The purpose of this article is to outlines some factors that will make it favourable for an individual who is self-employed to incorporate his/her business. (If you own real estate, please note that only some of the information would be relevant.)
- If your business generates a net profit that is significantly more than your personal cash needs, then incorporation would allow for a tax deferral.For example, say your business net profit is $100,000 per year, but you only need $55,000 for personal spending. You could take out a salary of $75,000 to cover personal cash needs as well as the income and payroll taxes. The remaining $25,000 is taxed at 13% for BC’s active business corporate rate versus the personal marginal tax rate of 38% in BC (effective 2016).However, you should also take into consideration of RRSP and TFSA, which may reduce the benefit of incorporation.
- As a self-employed individual, you have to pay both employer and employee’s portion of CPP (a payroll tax). The 2017 rate is 9.9% up to $5,128. Incorporation would allow you to be paid a dividend instead of salary. A dividend is not subject to CPP, which means you could potentially save up to $5,128 and invest it into something else. A qualified investment advisor should be consulted in all investment decisions.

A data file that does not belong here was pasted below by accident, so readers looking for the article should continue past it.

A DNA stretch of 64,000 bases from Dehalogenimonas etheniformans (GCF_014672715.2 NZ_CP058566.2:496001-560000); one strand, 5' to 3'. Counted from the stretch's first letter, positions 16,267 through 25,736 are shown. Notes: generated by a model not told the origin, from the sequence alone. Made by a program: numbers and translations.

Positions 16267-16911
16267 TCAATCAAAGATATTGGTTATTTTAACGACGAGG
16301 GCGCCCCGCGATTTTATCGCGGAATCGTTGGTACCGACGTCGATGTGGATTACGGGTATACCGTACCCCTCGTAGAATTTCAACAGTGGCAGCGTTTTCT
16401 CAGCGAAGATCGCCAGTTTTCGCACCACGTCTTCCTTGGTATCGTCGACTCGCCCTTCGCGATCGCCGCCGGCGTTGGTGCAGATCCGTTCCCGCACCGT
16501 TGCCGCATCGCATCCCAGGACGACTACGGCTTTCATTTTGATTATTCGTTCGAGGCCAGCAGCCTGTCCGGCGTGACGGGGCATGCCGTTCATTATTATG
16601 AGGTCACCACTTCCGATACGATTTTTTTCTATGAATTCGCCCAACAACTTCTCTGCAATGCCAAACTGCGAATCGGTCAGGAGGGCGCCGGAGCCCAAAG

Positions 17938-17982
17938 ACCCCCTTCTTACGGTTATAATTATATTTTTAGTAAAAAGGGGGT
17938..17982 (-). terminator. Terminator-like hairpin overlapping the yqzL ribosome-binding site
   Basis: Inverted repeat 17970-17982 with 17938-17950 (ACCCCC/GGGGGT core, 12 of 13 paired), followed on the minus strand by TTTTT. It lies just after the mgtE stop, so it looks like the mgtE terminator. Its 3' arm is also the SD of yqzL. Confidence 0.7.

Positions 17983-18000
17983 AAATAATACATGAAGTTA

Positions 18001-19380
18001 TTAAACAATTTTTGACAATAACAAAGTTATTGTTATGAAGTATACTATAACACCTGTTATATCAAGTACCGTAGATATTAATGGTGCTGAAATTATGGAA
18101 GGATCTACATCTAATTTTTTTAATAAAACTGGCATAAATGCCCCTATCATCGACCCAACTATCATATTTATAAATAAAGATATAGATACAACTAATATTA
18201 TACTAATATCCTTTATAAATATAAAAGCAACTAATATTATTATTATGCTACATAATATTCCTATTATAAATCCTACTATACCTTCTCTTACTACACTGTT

- If you have a spouse, children over 18 years old or a close-family member that needs your financial support, then incorporation would allow for income splitting. That is, corporate dividends could be paid to shareholders instead of using your after-tax personal cash to pay them.
- If you want to protect your personal assets from your business operations, then incorporation may limit your legal liability. A lawyer should be consulted for all legal advice.
- If you want to sell your business eventually, selling the shares of your corporation may qualify you for the Lifetime Capital Gain Exemption, which is at $824,176 as of 2016 (and the amount is indexed for inflation). This means that any gain that is under the exemption would not be subject to income tax. (It might trigger Alternative Minimum Tax, but you’re still getting a good deal.)
Contact us today for a free consultation.